1-5 of 5 results  for:

  • Islamic Art x
Clear all

Article

Gordon Campbell

High-relief glass decoration. The effect is achieved by the difficult method of wheel-engraving in cameo rather than intaglio (Tiefschnitt). The process was first used in Islamic glassware and was then used in 17th- and 18th-century Germany, where its finest exponents were Gottfried Spiller (...

Article

Hookah  

Gordon Campbell

Islamic water-pipe (Pers. nārgīl, huqqa; Arab. shisha) consisting of a bottle, a tobacco burner and a stem. The water bottle may be glass, pottery, porcelain or metal (notably Bidri ware). From the 16th century onwards, European glassmakers designed water-pipe bowls for export to the Ottoman Empire....

Article

Gordon Campbell

Ornamental glass shade for an oil lamp, designed to be hung in a mosque. It is usually shaped like a vase, with a bulbous body, a flared neck, a flat base, and applied glass loops from which it was suspended. The form emerged in late 13th-century Syria, and many of the finest examples come from Syria and Egypt. From the 16th century mosque lamps were made in Europe (notably Venice) and exported to the Islamic world....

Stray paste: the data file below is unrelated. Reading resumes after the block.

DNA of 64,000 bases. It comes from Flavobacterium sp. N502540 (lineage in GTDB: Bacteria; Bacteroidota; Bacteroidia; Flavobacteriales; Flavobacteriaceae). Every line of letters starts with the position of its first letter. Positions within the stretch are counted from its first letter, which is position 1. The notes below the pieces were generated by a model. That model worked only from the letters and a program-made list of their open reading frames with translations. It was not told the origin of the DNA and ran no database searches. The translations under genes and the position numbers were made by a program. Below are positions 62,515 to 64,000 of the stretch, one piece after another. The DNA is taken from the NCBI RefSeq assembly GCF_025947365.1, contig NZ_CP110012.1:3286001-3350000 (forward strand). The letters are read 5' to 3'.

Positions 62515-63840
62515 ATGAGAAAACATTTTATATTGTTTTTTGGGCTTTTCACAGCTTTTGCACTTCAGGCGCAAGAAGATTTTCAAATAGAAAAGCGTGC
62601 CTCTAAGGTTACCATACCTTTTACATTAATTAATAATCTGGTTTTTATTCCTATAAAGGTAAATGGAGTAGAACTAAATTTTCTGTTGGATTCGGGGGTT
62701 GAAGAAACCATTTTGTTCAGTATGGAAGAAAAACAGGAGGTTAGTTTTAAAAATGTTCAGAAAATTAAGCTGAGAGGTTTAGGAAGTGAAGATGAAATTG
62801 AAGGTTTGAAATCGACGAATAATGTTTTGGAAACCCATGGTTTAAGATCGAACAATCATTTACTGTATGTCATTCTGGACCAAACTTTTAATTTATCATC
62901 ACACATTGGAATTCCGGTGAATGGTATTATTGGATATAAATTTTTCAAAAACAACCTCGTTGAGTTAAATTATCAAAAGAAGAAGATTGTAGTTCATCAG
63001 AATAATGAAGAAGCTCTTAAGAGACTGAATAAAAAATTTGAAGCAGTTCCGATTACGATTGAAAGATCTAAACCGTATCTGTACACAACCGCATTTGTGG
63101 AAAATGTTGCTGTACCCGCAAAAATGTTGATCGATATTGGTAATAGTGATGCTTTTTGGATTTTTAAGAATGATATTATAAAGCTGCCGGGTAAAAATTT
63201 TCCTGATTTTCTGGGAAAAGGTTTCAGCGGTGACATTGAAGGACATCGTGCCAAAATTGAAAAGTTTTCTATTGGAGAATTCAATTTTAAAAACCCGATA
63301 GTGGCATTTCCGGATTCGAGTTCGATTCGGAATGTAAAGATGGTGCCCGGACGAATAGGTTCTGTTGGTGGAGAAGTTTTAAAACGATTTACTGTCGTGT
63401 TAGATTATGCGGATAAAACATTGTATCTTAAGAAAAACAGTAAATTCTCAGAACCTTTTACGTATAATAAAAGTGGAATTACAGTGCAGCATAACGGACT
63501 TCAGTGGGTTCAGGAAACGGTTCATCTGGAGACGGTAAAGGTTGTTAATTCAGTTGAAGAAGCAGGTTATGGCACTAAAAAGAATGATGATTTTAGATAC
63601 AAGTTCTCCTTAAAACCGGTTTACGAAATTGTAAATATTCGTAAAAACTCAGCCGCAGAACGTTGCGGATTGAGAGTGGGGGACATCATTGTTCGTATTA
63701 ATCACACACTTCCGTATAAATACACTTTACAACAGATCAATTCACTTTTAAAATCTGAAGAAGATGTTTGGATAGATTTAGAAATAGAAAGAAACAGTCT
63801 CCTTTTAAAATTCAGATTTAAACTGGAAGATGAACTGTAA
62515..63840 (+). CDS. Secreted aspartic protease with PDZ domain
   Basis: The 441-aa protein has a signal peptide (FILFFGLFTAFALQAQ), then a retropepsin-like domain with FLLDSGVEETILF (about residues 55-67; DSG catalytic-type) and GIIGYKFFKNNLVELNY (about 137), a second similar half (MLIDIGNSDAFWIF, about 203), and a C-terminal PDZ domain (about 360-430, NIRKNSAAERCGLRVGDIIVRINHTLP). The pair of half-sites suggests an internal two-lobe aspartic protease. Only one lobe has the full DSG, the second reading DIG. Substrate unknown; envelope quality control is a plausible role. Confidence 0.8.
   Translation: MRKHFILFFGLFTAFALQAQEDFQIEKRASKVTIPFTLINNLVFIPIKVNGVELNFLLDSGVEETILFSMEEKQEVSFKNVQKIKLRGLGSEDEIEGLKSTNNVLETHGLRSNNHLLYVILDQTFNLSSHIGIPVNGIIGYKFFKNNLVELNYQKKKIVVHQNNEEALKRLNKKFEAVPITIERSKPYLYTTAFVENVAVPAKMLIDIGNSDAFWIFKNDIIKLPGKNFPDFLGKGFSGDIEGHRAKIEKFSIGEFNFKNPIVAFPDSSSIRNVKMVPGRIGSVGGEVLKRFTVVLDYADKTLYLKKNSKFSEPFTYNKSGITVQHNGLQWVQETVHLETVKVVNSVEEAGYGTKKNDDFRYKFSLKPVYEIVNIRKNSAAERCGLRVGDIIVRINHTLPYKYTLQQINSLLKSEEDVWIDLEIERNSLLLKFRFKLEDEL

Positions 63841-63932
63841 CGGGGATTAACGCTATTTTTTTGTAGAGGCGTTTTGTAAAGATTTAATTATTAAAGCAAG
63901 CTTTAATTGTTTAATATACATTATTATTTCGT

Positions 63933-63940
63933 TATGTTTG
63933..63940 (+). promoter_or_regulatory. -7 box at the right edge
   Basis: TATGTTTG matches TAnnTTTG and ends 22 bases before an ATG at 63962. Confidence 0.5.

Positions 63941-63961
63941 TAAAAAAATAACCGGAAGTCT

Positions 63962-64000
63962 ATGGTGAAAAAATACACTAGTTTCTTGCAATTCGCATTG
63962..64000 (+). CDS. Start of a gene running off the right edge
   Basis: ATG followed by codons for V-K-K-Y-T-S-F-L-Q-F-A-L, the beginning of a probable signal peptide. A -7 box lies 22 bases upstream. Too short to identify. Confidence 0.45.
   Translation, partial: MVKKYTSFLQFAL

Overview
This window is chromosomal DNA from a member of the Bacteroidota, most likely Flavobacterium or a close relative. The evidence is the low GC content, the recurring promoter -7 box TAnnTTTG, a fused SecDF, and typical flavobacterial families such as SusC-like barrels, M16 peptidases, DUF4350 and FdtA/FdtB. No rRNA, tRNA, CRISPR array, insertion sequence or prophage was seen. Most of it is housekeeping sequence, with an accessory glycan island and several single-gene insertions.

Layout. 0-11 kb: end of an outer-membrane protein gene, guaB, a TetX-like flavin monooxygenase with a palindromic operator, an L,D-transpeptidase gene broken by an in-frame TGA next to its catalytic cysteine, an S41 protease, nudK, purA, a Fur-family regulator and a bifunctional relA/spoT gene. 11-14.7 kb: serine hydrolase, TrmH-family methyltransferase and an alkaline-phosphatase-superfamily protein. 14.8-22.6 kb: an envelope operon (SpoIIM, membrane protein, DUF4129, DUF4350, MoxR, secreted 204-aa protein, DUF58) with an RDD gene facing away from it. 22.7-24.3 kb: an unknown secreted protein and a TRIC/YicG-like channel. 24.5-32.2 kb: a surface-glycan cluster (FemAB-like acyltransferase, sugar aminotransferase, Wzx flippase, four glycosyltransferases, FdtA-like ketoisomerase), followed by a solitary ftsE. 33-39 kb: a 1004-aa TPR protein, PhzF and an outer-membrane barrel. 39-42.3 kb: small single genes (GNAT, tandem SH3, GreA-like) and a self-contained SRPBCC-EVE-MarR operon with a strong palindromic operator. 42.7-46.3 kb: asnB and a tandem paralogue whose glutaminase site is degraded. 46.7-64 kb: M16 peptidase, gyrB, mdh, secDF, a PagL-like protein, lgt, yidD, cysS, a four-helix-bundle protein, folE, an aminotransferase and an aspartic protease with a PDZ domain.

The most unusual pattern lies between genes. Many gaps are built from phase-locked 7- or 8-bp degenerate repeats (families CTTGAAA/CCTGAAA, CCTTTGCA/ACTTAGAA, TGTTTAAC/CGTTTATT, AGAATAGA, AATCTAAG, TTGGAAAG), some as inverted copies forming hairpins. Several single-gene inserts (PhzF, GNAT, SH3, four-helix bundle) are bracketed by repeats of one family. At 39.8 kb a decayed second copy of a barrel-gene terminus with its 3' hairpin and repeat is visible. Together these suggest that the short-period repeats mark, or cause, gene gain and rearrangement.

Article

Gordon Campbell

German glass manufactory. In 1866 the German glassmaker Fritz Eckert (c. 1840–c. 1905) founded a factory in Petersdorf, Silesia (now Pieszków, Poland). At first the factory specialized in historical styles ranging from Islamic designs to enamelled 17th- and 18th-century German Humpen. In ...

Article

Margaret Graves

Architectural opening to admit light and air that may be covered with a screen, grille, glass or shutters, or left without covering depending on the surrounding environment and climate. Windows in Islamic architecture frequently, although certainly not always, take the form of an Arches in Islamic architecture...